Critics challenge latest DOT plan for Milwaukee East-West freeway reconstruction

By: - November 14, 2022 3:13 pm
Milwaukee East-West Corridor-I-94

Milwaukee’s Interstate 94 East-West corridor. (Ken Lund | Flickr CC BY-SA 2.0)

Wisconsin is sticking with a plan to widen Interstate 94 on the West Side of Milwaukee to eight lanes, prompting renewed criticism from environmental and mass transit advocates.

The Wisconsin Department of Transportation (WisDOT) announced its new plan Friday for the Milwaukee East-West corridor of I-94 between 16th and 70th streets west of downtown Milwaukee. The plan includes revisions from previous proposals, but retains the eight-lane footprint for the rebuilt highway. 

“The preferred alternative improves safety, replaces aging infrastructure and reduces congestion on the nearly 60-year-old highway,” the department said in its announcement.

The department has scheduled two public hearings in Milwaukee on the plan, Dec. 12 and Dec. 14.

The project includes modernizing interchanges along the corridor and reconfiguring the interchange that takes drivers to the Milwaukee Brewers’ stadium. WisDOT said the plan also called for improving bicycle and pedestrian right-of-way across I-94 linking the Hank Aaron State Trail and the Oak Leaf Trail.

Widening the 3.5-mile stretch of the freeway to eight lanes is essential to reducing congestion and improving driver safety and will help reduce traffic volumes on local roadways, particularly east-west roadways near I-94, according to WisDOT. The project has been estimated to cost $1.2 billion and would begin in 2025.

Among other criticisms, opponents of the plan have warned it would displace residents and businesses in neighborhoods bordering the highway. The department said its latest revision includes “less real estate acquisition.”

The Coalition for More Responsible Transportation, made up of environmental, transit and community groups, rejected the latest WisDOT plan. 

The revisions “will perpetuate the negative impacts of highway expansions on Communities of Color, will make it even harder to reach our climate change goals, and will not reverse decades of disinvestment in public transportation, walking and biking infrastructure in Milwaukee,” the coalition said in a statement

In September 2021 the coalition advanced a plan it called “Fix at Six” that would maintain the highway’s current six-lane configuration, increase transit funding and convert an intersecting freeway to a boulevard accessible to bikes and pedestrians.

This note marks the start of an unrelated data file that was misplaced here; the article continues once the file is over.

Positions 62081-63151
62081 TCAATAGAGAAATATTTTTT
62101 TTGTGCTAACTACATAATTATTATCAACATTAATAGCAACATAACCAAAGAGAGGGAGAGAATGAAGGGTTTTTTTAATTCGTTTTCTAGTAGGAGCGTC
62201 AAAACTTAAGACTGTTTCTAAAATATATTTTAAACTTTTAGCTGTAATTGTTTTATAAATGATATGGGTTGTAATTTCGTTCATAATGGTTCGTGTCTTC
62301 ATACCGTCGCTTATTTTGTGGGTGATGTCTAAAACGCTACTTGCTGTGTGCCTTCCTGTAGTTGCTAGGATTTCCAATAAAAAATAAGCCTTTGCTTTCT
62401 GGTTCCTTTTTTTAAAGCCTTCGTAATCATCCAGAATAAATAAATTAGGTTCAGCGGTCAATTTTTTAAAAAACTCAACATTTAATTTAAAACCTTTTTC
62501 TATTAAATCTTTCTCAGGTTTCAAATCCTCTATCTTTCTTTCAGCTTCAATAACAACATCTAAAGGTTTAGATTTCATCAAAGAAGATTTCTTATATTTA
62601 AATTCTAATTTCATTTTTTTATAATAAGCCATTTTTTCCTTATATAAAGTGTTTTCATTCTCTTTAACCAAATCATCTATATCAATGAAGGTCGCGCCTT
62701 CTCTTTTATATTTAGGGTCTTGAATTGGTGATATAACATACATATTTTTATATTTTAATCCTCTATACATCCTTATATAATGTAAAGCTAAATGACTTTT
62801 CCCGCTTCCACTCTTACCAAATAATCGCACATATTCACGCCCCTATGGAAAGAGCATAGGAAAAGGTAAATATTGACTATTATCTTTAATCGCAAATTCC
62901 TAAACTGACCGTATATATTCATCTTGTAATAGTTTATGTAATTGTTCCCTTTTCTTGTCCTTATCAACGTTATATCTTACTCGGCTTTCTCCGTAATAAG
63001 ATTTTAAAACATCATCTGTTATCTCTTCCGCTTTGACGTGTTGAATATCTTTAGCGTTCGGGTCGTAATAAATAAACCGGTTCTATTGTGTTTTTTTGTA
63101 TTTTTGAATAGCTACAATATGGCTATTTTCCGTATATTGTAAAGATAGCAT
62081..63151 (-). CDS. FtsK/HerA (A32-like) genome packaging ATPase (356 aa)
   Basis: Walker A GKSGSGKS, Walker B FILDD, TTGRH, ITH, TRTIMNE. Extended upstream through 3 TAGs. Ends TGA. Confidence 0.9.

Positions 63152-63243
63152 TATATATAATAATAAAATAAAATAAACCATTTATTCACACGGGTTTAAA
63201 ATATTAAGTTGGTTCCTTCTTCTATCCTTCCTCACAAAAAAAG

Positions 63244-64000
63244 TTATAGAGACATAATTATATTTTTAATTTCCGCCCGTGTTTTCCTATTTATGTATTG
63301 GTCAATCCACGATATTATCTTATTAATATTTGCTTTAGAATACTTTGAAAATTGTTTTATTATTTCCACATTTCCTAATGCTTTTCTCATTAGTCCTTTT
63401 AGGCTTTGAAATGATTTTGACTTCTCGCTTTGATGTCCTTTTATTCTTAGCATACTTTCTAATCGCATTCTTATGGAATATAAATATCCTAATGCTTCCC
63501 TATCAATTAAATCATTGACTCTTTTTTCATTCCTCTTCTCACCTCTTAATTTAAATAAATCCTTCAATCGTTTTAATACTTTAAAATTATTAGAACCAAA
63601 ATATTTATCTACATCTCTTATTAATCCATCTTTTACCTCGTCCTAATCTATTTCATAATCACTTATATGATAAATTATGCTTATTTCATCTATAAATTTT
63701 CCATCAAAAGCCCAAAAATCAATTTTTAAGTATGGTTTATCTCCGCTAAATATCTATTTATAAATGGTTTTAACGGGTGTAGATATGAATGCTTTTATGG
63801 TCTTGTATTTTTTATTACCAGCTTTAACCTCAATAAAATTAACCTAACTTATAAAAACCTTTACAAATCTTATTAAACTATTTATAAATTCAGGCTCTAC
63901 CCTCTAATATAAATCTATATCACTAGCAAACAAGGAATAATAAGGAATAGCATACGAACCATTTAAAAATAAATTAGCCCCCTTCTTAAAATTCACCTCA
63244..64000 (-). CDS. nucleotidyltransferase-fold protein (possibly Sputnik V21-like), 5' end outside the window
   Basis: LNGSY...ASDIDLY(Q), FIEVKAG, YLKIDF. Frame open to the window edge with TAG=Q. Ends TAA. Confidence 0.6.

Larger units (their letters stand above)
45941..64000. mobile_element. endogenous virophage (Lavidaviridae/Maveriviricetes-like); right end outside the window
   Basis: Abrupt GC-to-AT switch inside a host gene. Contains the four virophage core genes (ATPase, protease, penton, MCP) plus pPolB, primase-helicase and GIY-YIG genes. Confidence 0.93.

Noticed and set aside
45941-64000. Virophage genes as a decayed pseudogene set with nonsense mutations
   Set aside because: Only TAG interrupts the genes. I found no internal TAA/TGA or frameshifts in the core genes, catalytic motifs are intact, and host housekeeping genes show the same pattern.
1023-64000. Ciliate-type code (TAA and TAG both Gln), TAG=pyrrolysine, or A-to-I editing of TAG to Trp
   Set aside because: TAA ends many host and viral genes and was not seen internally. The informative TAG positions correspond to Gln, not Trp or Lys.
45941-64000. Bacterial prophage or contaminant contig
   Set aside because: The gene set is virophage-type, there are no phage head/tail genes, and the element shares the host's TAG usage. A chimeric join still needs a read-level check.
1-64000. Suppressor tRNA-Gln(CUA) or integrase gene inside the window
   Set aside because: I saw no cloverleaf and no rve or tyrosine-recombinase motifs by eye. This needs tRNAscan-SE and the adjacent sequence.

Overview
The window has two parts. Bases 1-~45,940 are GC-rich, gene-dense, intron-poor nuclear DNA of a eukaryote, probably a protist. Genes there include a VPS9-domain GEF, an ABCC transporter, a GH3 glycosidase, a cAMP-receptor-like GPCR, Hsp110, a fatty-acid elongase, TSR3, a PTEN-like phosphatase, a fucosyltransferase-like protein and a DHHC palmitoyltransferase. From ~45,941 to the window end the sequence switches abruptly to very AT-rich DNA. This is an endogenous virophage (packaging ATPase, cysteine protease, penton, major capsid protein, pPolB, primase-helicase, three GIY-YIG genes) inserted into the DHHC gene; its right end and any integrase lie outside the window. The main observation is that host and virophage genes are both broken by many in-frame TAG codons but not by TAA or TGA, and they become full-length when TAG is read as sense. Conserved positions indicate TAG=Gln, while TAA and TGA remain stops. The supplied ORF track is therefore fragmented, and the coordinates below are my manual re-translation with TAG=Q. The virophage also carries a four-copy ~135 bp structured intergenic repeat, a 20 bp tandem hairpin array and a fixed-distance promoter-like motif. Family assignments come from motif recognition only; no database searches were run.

A coalition of business, economic development organizations and construction industry unions praised the WisDOT plan. That group, I-94 East-West Econ Connect, cited new estimates from the department that the cost of the eight-line proposal “only varies from a six-lane option by three to six percent.”

But two Milwaukee alders, Michael Murphy and Robert Baumann, said in a joint statement that WisDOT’s proposal reflects “spending priorities that do not align with what people want, especially when traffic volume doesn’t justify the need for additional lanes.” 

State Rep. Jonathan Brostoff (D-Milwaukee), who was elected to the Milwaukee city council last week and will leave the Assembly at the end of this year, also criticized the plan. “At a time when our communities are clamoring for multimodal transit options, pedestrian and bike safety improvements, and a shift away from car supremacy, expanding I-94 to eight lanes moves us in the wrong direction,” Brostoff said Monday.


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Erik Gunn
Erik Gunn

Deputy Editor Erik Gunn reports and writes on work and the economy, health policy and related subjects, for the Wisconsin Examiner. He spent 24 years as a freelance writer for Milwaukee Magazine, Isthmus, The Progressive, BNA Inc., and other publications, winning awards for investigative reporting, feature writing, beat coverage, business writing, and commentary. An East Coast native, he previously covered labor for The Milwaukee Journal after reporting for newspapers in upstate New York and northern Illinois. He's a graduate of Beloit College (English Comp.) and the Columbia School of Journalism. Off hours he is the Examiner's resident Springsteen and Jackson Browne fanboy and model railroad nerd.